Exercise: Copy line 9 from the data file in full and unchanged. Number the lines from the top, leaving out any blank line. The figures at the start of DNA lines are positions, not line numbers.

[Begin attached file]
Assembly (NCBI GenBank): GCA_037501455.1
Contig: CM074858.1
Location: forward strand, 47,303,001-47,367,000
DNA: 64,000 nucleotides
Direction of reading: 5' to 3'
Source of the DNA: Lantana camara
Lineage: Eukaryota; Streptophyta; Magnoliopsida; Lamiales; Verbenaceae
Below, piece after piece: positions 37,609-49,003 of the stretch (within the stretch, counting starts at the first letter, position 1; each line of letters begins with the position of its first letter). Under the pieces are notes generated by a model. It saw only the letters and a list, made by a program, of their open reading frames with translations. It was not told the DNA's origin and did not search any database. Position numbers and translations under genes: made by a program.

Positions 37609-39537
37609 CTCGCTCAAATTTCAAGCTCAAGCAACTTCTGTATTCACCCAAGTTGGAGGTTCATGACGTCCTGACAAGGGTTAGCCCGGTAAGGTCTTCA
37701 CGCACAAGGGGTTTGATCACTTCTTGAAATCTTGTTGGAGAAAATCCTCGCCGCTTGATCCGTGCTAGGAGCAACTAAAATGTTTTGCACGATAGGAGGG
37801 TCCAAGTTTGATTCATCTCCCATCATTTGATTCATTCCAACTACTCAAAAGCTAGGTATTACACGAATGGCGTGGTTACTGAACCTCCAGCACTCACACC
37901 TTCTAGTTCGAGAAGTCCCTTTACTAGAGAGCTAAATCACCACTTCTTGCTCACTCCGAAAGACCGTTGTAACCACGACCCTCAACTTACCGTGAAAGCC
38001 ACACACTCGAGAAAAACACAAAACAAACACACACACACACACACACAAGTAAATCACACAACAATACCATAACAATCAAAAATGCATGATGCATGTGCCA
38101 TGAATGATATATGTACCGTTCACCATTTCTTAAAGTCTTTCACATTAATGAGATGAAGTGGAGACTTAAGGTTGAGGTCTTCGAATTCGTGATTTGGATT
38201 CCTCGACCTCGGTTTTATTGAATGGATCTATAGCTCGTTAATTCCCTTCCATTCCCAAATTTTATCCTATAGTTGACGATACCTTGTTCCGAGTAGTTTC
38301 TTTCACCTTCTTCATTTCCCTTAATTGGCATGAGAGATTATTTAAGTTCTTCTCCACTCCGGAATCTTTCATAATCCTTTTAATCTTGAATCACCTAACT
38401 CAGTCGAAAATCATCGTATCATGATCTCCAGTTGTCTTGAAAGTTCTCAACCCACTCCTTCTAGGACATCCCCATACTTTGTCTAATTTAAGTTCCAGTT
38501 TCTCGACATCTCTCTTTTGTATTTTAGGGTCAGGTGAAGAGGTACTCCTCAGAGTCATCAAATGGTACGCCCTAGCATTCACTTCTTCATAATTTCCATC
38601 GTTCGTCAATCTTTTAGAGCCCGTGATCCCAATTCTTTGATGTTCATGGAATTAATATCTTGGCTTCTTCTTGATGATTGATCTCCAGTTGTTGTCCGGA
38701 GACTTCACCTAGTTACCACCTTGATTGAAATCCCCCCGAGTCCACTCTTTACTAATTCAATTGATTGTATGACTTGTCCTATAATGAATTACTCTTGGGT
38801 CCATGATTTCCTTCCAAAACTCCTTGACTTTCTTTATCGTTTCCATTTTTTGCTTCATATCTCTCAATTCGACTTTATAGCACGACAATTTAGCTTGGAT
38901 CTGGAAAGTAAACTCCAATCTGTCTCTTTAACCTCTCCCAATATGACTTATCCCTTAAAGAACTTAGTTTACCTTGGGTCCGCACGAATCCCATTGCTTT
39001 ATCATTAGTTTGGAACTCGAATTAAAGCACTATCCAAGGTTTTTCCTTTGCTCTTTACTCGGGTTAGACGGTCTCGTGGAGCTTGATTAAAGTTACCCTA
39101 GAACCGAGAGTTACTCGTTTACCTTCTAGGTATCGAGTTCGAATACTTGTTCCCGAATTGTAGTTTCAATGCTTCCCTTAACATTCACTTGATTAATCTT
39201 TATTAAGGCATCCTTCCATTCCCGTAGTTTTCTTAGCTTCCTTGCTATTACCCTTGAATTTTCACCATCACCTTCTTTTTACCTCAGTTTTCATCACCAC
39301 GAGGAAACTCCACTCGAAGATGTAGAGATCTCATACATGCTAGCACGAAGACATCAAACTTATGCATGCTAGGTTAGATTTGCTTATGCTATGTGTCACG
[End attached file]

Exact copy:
Positions 37609-39537